His classmates recall Elvis becoming more and more determined to be himself, or a different "self." In his senior year of high school he started wearing a black bolero jacket purchased at Lansky's and a pair of dress pants with a stripe down the side, was constantly messing with his hair - combing it, mussing it up, training it, brushing the sides back and quite uninterested or unknowing of the attention he was getting from teachers and fellow students. One time he came to school with a home permanent and asked others if he looked like Tony Curtis. One of his teachers, Miss Scrivener, wrote: "we had grown accustomed to those sideburns."
He would put a couple gallons of gas in the family old Lincoln and cruise around town by himself or with his cousin Gene or Bobbie, around to Leonard's Barbecue, to the drugstore where Gene worked and every afternoon he stopped by St. Joseph's to visit his mother at work. Once or twice he and Gene drove to Tupelo to visit old friends. A whole gang would go out to the colored district in Orange Mound on Sunday for the late show, which was for whites-only to watch people like Eddie "Cleanhead" Vinson, Ivory Joe Hunter, Wynonie Harris, Dizzy Gillespie and local acts like Bobby "Blue" Band, Little Junior Parker, and the comedy team of Rufus (Thomas) and Bones.
Elvis by himself would venture out east to Overton Park, a 330-acre spot that housed the zoo, which was the same place he later recalled where he did his first concert. Elvis would go there and listen to the concerts that had big orchestras. He watched the conductor, listened to the music for hours alone. At that time he had records by Mario Lanza, at the age of 17 or 18 years old and he would listen to the Metropolitan Opera. If you listen to some of Elvis's later concerts you can hear some of that opera music coming through and the way he used his hands while singing also reminds me of opera.
On April 9, 1953, the Humes High Band presented its "Annual Minstrel" show in the Humes Auditorium. There were dancers, twirlers, xylophone trio, male quartets, band performances and comic turns. On the program sheet there were twenty-two acts listed, the sixteenth entry said, "Guitarist....Elvis Presley." Elvis wore a red flannel shirt and did not appear he knew what to do when he first got on stage. He just stood there for what seemed like a full minute, looked around at the audience from under hooded eyes, and then suddenly as if some kind of internal switch went on to say, "go now," launched into a song. Elvis said he was not popular at all in school until after this performance, suddenly he recalled it was amazing how popular he became after this performance.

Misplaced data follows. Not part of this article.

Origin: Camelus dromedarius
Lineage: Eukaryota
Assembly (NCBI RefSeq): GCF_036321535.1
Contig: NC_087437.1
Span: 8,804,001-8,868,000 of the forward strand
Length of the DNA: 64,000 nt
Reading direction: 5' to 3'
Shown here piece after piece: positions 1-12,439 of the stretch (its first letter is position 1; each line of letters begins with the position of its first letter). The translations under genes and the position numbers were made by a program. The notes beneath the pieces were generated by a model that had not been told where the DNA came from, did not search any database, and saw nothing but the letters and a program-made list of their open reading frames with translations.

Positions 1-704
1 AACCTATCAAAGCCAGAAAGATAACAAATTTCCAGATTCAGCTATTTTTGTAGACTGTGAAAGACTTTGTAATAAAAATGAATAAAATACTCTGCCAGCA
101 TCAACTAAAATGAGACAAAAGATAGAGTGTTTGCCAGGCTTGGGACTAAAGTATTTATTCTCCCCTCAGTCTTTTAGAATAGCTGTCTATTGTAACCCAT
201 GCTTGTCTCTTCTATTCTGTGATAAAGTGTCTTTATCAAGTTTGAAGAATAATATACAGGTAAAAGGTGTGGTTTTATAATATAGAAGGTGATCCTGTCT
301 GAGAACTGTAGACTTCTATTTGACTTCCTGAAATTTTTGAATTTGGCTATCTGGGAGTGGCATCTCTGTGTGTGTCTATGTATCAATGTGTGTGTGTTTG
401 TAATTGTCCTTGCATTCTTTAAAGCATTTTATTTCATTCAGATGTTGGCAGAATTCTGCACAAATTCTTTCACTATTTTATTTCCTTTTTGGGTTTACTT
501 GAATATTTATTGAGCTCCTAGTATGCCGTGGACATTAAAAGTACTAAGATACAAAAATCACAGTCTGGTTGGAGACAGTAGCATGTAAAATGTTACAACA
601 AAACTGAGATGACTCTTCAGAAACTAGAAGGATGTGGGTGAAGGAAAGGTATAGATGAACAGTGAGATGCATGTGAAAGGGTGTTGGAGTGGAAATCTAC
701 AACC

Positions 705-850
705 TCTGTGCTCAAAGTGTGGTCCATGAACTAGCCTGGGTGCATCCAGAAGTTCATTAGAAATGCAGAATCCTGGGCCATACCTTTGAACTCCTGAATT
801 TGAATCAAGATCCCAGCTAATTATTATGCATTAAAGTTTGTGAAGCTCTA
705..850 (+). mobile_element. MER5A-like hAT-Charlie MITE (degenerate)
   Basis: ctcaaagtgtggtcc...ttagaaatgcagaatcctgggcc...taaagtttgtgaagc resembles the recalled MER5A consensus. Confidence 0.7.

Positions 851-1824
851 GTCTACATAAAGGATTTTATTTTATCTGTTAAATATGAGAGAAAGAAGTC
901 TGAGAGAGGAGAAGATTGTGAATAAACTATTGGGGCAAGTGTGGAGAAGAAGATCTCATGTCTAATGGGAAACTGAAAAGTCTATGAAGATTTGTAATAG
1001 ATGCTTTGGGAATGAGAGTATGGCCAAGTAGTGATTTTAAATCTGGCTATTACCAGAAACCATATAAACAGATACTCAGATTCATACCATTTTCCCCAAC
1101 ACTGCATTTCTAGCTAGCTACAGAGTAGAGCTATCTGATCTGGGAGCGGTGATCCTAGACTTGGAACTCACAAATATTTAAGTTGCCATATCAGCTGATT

He sang at the homeroom picnic at Overton Park while other students were playing games. Elvis sat by himself picking softly at his guitar. Then other students began gathering around. It was not the rock-in-roll type of music that made him so famous, but more like ballads. He sang his heart out teachers recalled.
He took Regis Vaughan, a fourteen-year-old freshman at Holy Name School, to the senior prom held at the Continental Ballroom in the Hotel Peabody. He met Regis at the Courts and started going with her the previous year. They generally double-dated with his cousin Gene out to a movie or out to the "Teen Canteen" overlooking McKellar Lake at Riverside Park. They attended the All-Night Gospel singings together and had a favorite song he sang just for her, which was "My Happiness." Regis recalled how Elvis never talked about becoming a singer after high school. He only talked about getting a job so he could buy his mother a house.
Elvis graduated high school June 3, 1953. Vernon and Gladys were visibly proud and Elvis was proud also to have graduated high school. They had his diploma framed and placed it in an honored spot in their home. His 1953 yearbook, the Herald, announced that everyone was reminded to not forget to go out to the "Silver Horse" on Union Avenue to hear the singing hillbillies; Elvis Presley, Albert Teague, Doris Wilburn, and Mary Ann Propst. On the morning of Elvis's graduation from high school he went down to the Tennessee Employment Security Office, where he got a job, starting the next day, at M. B. Parker Machinists' Shop not far from Humes High School making $33 per week.
Source: Last Train to Memphis, The Rise of Elvis Presley, by Peter Guralnick
Written by: Connie Limon, visit my website, a fan's journey through the past of Elvis Presley at http://smalldogs2.com/ElvisPresleyGraceland